By Montana Grant

Posted: April 2, 2023

Spring turkey season is simply amazing. Hunting is so different when you can call and talk to the animals. I have always compared Turkey season to September archery elk hunting. The main difference is about 800 lbs., but the tactics and strategy are so similar. You can even use an elk diaphragm call to make turkey sounds.

For many Spring Gobbler chasers, the first moments of sunrise are the best. Having a gobbler fly into your predawn decoy set up is exciting but a rare event. When the whippoorwills begin to call, so do the hens and gobblers. Morning gobbles will be abundant as they begin to single out hens to mate with.

Many experienced Turkey hunters would give up the entire sunrise calling session for one gobbler talking after 10AM. Since you can only tag one bird, you only need one responsive bird to call in.

Sunrise Gobblers roost near other hens. They already have full dance cards. Some early morning Jakes may fly by but the wise, mature, longbeards are busy until later in the day.

Once the hens have all been serviced, they march off to their nests. The Gobblers may continue to look for some hen love. This is when an experienced turkey hunter strikes. Soft, sexy hen purrs, and kee kee runs will do the trick. Don’t challenge the gobbler with gobble calls. They are too exhausted to fight with another male. One more hen is often a good way to hook up.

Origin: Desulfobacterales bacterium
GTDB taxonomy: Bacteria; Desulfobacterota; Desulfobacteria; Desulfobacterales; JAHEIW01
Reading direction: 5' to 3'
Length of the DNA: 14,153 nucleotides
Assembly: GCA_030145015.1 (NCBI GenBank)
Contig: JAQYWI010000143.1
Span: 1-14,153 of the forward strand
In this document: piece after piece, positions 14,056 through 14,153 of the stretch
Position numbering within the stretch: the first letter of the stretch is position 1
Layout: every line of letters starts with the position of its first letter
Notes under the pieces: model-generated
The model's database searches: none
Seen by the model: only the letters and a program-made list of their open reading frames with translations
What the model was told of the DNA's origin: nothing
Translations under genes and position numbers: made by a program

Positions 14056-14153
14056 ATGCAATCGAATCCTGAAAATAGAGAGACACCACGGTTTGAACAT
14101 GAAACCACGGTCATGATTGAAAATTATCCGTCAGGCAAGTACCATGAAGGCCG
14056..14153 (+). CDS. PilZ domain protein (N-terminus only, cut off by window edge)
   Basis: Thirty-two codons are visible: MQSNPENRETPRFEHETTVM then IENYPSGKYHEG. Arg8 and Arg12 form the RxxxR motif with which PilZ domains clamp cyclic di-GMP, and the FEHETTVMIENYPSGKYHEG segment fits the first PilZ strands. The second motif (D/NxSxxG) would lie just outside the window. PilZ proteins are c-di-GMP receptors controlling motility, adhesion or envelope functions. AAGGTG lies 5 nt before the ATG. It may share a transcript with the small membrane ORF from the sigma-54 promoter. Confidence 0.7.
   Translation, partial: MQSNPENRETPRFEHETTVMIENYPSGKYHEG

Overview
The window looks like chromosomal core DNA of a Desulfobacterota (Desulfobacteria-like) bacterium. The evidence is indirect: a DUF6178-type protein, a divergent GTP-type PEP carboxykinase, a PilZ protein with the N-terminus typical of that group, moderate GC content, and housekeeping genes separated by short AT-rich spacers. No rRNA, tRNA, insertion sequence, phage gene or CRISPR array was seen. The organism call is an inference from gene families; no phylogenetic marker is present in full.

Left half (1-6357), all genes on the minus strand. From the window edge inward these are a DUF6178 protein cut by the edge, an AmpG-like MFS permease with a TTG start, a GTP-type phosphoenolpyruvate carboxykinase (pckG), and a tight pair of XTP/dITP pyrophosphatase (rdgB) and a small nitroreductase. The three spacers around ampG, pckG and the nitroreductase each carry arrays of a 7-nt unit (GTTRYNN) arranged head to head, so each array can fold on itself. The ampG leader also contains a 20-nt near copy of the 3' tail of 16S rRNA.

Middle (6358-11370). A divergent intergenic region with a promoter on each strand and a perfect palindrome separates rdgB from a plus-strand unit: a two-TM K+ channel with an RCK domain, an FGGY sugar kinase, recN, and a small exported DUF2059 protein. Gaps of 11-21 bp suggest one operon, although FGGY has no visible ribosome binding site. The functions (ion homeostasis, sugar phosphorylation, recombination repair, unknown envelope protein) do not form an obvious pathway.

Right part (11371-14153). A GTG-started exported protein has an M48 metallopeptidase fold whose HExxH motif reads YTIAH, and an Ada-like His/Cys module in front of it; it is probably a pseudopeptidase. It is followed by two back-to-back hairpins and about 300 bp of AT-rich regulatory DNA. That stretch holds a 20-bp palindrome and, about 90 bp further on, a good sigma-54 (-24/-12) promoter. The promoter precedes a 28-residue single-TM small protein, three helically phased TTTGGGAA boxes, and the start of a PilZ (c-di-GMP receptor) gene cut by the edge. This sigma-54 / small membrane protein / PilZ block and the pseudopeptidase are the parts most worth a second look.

Getting up early is my least favorite thing to do. Once I am up and moving around, I am glad to get up but the first 10 minutes is tough. With some coffee and motivation, I am ready to go.

Most of my Spring turkey shots have happened after 10AM. Back in Maryland, you could only hunt until 12 noon. There were many days when I was near to closing the deal on a gobbler and ran out of time.

Montana allows an all-day hunt. Even with this extra time, 90% of my filled turkey tags happen between 10-12PM. It usually starts with a distant cluck or gobble, that responds to my loud kee kee run. That’s when I close the distance. My goal is to get within 100 yards before I call again. This is often tough when you get a Walkabout Gobbler. Some birds just seem to be taking a long hike, with an occasional gobble. For these birds, I try to angle my path so I can get in front of them.

My next calls are soft, sexy, and tell a story. Calling needs to say something like, “hey big boy, I am waiting over you over here, and I am so…” You get the message.

Some afternoon hunters have success in the evening, when they “put the birds to bed”. I routinely try and do this but rarely get a shot.

Take the time to scout and be ready when the gobbler is.

Montana Grant

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